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Home / Entertainment / In The Telegraph’s regional recco this week, we look at Astitva

In The Telegraph’s regional recco this week, we look at Astitva

The film’s deep-rooted examination of patriarchy still makes it relevant
Tabu in Astitva
Tabu in Astitva
Sourced by the correspondent

Santanu Das (t2 Intern)   |   Published 15.03.22, 04:44 AM

Astitva, a Marathi film directed by Mahesh Manjrekar, released in 2000. To say it was way ahead of its times is a statement that denies the feature its own acknowledgement. It revolves around a seemingly perfect household of the Pandits —  Shreekant (Sachin Khedekar), his wife Aditi (Tabu), and their son Aniket (Sunil Barve), who is soon to be engaged to Revati (Namrata Shirodkar). The first point of access that strikes very early in the family drama is Tabu as the protagonist, Aditi. Tabu, then in the early run of her career, starred as a mother of a soon-to-be married son.

Bespectacled, hair pulled back, and with a big bindi on her forehead, Tabu’s embodiment of a woman way older than her age was bewildering. Here stood a female actor who dared to look older. Tabu defied and defined what it meant to be a leading lady way before it was cool. In a career filled with memorable performances, Astitva’s Aditi holds a special place.

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In the first 15 minutes of Astitva, Shreekant Pandit, the breadwinner of the family, married for more than two decades, makes his views clear for his guests at home (and mainly for the viewers). A married woman must not have any need to work outside. She must devote her time and her life to raising the family — playing the perfect wife, mother and caregiver. The entire identity of a woman is to be measured around the man. He sees no need to be apologetic about it. This is how it is. He works outside, earns money and his wife takes care of the house and raises the child. Later it is revealed in flashbacks that Aditi did want to work in Shreekant’s absence, when he used to be away from home for his business. When Aditi asks for her husband’s permission, Shreekant does not even consider it to be a serious proposition.

Astitva, which means self-identity, pivots around Aditi’s position in the household — her playing the pre-defined role of the perfect wife and nurturing mother seemingly hides a decades-long secret. Even if Astitva anticipates the twist with a certain overtone, Aditi manages to give away the guilt in short gestures. This secret, or what Aditi calls “a moment of weakness” will ultimately shake the foundations of her existence, and challenge her to realise that her identity lies beyond her ideals. The secret creeps its way first through a postal arrival registered in the name of Aditi. Shree opens the envelope without any need to ask her and finds out that his wife has been left with an individual’s entire life savings. Aditi is shocked when Shree blurts out the sender’s name — Malhar Kamat (Mohnish Behl), her music teacher, who is then introduced to us in flashbacks.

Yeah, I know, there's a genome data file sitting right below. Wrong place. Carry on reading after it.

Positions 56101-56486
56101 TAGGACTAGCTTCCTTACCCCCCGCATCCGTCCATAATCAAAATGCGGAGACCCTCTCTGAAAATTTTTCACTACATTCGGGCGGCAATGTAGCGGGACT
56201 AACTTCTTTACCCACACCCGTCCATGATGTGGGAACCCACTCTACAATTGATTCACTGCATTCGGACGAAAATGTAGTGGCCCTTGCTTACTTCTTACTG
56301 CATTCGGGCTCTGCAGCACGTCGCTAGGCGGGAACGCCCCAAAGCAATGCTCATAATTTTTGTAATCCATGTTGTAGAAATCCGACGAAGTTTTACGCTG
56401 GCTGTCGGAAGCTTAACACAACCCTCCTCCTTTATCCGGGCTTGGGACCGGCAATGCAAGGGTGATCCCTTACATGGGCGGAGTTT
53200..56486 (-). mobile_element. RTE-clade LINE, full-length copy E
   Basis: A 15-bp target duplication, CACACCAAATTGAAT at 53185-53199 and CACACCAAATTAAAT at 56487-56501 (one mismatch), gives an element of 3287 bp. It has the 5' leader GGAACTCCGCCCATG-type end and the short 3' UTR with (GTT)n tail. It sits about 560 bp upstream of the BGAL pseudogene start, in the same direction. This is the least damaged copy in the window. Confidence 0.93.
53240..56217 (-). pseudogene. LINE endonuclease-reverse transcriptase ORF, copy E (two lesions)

The rest of Astitva plays out mostly through a series of flashbacks and revelations. Although melodramatic and tonally inconsistent at times, Manjrekar still arrives at a fertile ground for questioning patriarchal concepts and generational ideals for women. Manjrekar keeps the narrative focused on this family, where the only links from the outside world are the guests Dr Ravi Bapat (Ravindra Mankani) and his wife Meghna (Smita Jayakar) who immediately spot Shreekant’s shallow mindset. Also present is Revati, whose presence will be important in the later scenes. The focus mostly remains on Aditi, who comes into her own as the plot progresses.

In the early scenes, there is little exposition as to what Aditi thinks or feels. All her actions are shown through the lens of Shreekant’s point of view. It is only when her secret is revealed, when there is a gradual shift, do the viewers understand her point of view steadily. Aditi recoils in guilt and reevaluates her position in the house.

Tabu brings immense restraint to a character which, oftentimes, is unable to express herself properly. She is a passive reactor, accustomed to her husband’s ways. Yet, she holds her own with honesty and grace when her husband exposes her in front of his friends. It leads up to a monologue in the climax where Aditi holds nothing back. She categorically calls out Shreekant on his extramarital affairs and questions why it is that only she has to shoulder the blame. It is the narrow viewpoint she targets, not her husband. “Apna khayal rakhna Shree... khud,” she says and chooses to walk out of the house. Her identity will no longer be dictated from the standpoint of her husband.

Astitva is an important film that focuses on the issues of male chauvinism and the rampant hypocrisy in the way society treats a woman, where she will always be held to a higher moral standard. Aditi makes her opinion clear, that the sanctity of a relationship must not be the onus of only the woman. It works both ways. Even after two decades, Astitva has not lost any of its relevance. Its deep-rooted examination of patriarchy effectively mirrors the manner in which women continue to be mistreated — inside the house and outside it.



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